The next time you have to take off your shoes and get searched by an employee of the Transportation Security Administration, it may not be at the airport.
Ron Nixon reports in The New York Times on the expansion of TSA’s Visible Intermodal Prevention and Response squads, or VIPR, which are leaving the airports behind to perform security checks at train stations, subway stops, and other transportation-related hubs.
Created in the wake of the 2004 Madrid train bombing, VIPR teams — comprised of explosives experts, behavioral detection officers, and canine handlers — work with local law enforcement to move through crowds and randomly stop passengers and ask questions.
Perhaps more surprising is their reach into places you wouldn’t really expect: Rodeos, music festivals, and sporting events. Their expansion has civil liberties groups pushing back on what they call warrantless searches with no probable cause.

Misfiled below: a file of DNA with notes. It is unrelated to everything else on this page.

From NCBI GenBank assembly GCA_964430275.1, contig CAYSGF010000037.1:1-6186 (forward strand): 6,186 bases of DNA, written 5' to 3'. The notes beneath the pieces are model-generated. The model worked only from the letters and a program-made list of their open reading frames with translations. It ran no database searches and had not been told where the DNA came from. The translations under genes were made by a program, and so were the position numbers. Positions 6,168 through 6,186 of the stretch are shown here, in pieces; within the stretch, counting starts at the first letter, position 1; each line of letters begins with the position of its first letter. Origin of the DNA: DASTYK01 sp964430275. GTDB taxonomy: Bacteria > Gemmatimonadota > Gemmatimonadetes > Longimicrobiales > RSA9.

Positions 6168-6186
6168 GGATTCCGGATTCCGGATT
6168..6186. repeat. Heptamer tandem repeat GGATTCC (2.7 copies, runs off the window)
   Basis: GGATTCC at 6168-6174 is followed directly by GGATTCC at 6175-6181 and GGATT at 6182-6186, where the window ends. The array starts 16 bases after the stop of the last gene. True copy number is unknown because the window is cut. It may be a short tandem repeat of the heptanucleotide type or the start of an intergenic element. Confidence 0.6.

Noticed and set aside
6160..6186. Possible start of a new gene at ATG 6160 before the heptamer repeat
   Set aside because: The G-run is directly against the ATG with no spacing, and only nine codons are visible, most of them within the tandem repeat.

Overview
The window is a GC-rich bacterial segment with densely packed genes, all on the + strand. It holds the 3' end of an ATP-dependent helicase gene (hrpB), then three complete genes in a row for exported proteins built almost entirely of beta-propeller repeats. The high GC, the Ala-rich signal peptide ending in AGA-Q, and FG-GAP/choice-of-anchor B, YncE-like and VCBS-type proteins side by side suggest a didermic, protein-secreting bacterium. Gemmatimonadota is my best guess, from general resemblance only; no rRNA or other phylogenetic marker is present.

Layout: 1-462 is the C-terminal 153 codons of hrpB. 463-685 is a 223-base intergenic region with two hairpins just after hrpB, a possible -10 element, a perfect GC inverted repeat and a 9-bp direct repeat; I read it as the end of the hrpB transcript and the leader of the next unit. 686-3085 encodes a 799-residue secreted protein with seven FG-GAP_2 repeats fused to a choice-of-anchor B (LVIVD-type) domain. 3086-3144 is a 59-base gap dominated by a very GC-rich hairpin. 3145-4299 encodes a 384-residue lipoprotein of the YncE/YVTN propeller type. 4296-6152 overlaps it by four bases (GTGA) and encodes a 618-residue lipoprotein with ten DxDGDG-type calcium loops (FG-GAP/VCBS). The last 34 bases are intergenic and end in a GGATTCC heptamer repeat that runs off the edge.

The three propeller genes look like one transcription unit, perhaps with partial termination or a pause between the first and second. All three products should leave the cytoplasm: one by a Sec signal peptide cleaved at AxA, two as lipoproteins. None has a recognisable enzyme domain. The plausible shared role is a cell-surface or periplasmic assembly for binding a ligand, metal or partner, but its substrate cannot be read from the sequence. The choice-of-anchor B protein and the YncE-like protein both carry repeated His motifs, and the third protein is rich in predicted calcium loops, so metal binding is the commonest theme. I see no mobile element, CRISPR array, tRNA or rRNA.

“The problem with T.S.A. stopping and searching people in public places outside the airport is that there are no real legal standards, or probable cause,” said Khaliah Barnes, administrative law counsel at the Electronic Privacy Information Center in Washington. “It’s something that is easily abused because the reason that they are conducting the stops is shrouded in secrecy.”
T.S.A. officials respond that the random searches are “special needs” or “administrative searches” that are exempt from probable cause because they further the government’s need to prevent terrorist attacks.
Officials told CNN that the searches are not mandatory — if your definition of “not mandatory” is not riding the train if you refuse a search at the train station.
“At the airport, everybody now understands it’s part of the process,” Rick Vetter told CNN. “You can either choose to deal with it or not. But in a surprise situation like that, I would not have been pleased.”
Despite the concerns of civil libertarians, security experts heap praise on the teams.
“They introduce an unexpected element into situations where a terrorist might be planning an attack,” Rafi Ron, the former chief of security at Israel’s Ben-Gurion airport, told The Times.